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François Rebel and François Francoeur - Pirame et Thisbé (2008)

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François Rebel and François Francoeur - Pirame et Thisbé (2008)

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Disc 1
1 	Prologue. Scene 1	05:38 	
2 	Prologue. Scene 2	17:58 	
3 	Act 1. Scene 1	04:18 	
4 	Act 1. Scene 2	04:55 	
5 	Act 1. Scene 3	02:22 	
6 	Act 1. Scene 4	12:58 	
7 	Act 2. Scene 1	03:01 	
8 	Act 2. Scene 2	02:23 	
9 	Act 2. Scene 3	04:39 	
10 	Act 2. Scene 4	07:22 	
11 	Act 2. Scene 5	03:59 	
12 	Act 2. Scene 6	04:22 	

Disc 2
1 	Act 3. Scene 1	02:09 	
2 	Act 3. Scene 2	02:39 	
3 	Act 3. Scene 3	04:49 	
4 	Act 3. Scene 4	02:14 	
5 	Act 3. Scene 5	03:59 	
6 	Act 3. Scene 6	11:40 	
7 	Act 4. Scene 1	05:18 	
8 	Act 4. Scene 2	01:05 	
9 	Act 4. Scene 3	01:04 	
10 	Act 4. Scene 4	06:01 	
11 	Act 4. Scene 5	01:52 	
12 	Act 4. Scene 6	05:04 	
13 	Act 5. Scene 1	06:16 	
14 	Act 5. Scene 2	05:07 	
15 	Act 5. Scene 3	04:37 	
16 	Act 5. Scene 4	02:25 

Thomas Dolie (Pirame) - baritone
Judith Van Wanroij (Thisbé) - soprano
Jeffrey Thompson (Ninus) - tenor
Katia Velletaz (Zoraïde) - soprano
Jean Teitgen (Zoroastre) - bass

Choeur de l'Académie Baroque
Ensemble Stradivaria
Daniel Cuiller - conductor

 

"After discovering François Francoeur's splendid orchestral pieces, the suites de Symphonies pour le festin royal de Monseigneur le Comte d'Artois, I was prompted by curiosity to play some of his magnificent violin sonatas in concert.This confirmed me in the conviction this violinist was undoubtedly one of the most appealing and gifted composers of 18th century France.Then it occurred to me to search his operatic output for the work or works most representative of his talents as an instrumentalist and orchestrator.The collections of the Bibliotheque Nationale soon convinced me that the 'more or less perfect pearl' was right in front of us: Piramé & Thisbé, a tragedie lyrique written in collaboration with his friend and associate François Rebel, three years his junior." ---Daniel Cuiller, prestomusic.com

 

The legend of doomed Babylonian lovers Pyramus and Thisbe is best known from A Midsummer Night's Dream, in which a group of tradesmen enact the story for the entertainment of the Athenian court. Shakespeare's version is hilarious, one of the funniest moments in theater because of the ineptitude of the amateur thespians, but they essentially get the story right, as it's presented in Ovid's Metamorphoses. That plot is much too short for an evening-length tragédie lyrique, so librettist Jean-Louis Ignace de la Serre created an extensive back story for the lovers with a large cast that includes Venus and Zoroaster (a little mixing of mythologies going on) as well as Ninus (Ninny in Shakespeare).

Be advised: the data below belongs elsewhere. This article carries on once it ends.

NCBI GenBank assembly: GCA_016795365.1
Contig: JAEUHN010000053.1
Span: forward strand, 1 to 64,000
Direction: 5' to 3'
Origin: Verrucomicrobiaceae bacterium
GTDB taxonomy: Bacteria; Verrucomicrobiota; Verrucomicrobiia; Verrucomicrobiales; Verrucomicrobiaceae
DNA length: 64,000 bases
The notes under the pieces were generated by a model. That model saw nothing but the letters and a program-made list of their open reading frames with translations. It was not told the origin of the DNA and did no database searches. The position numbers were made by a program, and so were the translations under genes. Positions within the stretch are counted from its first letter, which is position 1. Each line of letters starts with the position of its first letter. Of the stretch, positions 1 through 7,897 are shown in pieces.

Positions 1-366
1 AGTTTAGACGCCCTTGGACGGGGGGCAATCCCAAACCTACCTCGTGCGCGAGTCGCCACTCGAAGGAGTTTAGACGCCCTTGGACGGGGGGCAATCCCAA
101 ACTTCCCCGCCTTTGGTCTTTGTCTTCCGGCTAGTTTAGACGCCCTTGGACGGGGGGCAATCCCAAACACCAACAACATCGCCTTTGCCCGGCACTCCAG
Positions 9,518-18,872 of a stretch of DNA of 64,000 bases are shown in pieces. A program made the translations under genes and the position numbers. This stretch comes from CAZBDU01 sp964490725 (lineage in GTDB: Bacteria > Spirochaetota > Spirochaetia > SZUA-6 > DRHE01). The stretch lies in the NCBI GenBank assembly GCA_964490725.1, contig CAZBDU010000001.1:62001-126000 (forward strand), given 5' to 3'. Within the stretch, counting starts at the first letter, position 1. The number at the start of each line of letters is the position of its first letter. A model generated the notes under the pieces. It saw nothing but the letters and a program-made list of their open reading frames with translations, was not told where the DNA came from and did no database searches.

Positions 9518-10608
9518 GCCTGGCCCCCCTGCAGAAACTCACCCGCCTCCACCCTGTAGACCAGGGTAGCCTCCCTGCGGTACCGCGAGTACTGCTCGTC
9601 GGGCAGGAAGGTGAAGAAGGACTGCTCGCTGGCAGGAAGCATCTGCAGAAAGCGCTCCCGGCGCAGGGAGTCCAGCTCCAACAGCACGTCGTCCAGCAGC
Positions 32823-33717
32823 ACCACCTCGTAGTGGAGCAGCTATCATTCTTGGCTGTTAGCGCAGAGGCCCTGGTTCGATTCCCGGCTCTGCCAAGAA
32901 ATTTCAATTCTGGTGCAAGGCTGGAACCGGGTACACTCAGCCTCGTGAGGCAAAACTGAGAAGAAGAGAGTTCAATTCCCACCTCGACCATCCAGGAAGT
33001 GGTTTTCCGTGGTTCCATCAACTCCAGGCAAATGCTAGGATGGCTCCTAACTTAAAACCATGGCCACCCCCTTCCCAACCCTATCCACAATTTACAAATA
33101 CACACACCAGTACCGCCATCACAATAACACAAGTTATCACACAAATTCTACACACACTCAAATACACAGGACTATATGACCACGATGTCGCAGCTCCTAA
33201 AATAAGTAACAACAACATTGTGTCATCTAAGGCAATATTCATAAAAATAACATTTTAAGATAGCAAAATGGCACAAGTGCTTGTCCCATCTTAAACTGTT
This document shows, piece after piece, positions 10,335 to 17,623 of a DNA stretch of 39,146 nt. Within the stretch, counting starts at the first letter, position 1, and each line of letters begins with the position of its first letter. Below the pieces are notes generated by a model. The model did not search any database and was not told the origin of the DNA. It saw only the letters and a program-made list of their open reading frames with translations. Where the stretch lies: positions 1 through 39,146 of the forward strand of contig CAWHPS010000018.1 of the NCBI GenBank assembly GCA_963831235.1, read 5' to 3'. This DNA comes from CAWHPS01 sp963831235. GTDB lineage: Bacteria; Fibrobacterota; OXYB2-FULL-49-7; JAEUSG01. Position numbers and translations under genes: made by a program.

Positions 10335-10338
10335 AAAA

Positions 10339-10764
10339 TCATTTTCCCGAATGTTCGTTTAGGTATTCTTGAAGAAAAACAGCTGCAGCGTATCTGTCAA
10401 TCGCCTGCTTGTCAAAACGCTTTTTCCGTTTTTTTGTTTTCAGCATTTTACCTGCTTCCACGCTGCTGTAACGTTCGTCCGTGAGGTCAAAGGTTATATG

The aspect of the 1726 Pirame et Thisbé that makes it truly unusual is the fact that it was written by two composers, François Rebel and François Francoeur, without any indication of who wrote which parts. The music has the typical sophistication and elegance of late Baroque French opera. It's characterized by a reliance on an expressive, heavily ornamented arioso that lies between recitative and aria, extended instrumental numbers, and a tone of grandeur and high seriousness. The composers' use of atypical instrumental doublings and choral unison singing gives the opera a distinctive sound. Daniel Cuiller leads the ensemble Stradivaria and Choeur de l'Académie Baroque in a polished and spirited performance. The vocal performances are decidedly mixed. Most of the principal soloists are fully effective, with a clear grasp of the vocal timbres and the elaborate ornamentation appropriate for the period. In the central role of Ninus, tenor Jeffrey Thompson seems to be moving in an entirely different universe from the rest of the cast. His performance is so vocally overwrought that it would be out of place even in the most overwrought Italian verismo repertoire. He telegraphs intense emotion by swoops and gasping intakes of breath that would not be tolerated in any music school. His vocal mawkishness makes his performance virtually unlistenable without cringing. It's unfortunate, given the excellence of other the soloists, particularly Judith Van Wanroij, Katia Velletaz, Thomas Dolié, and Jean Teitgen, whose performances are fully expressive, but within the conventions of the period. The sound of the live recording is clean, bright, and atmospheric, with a minimum of ancillary noises. ---Stephen Eddins, AllMusic Review

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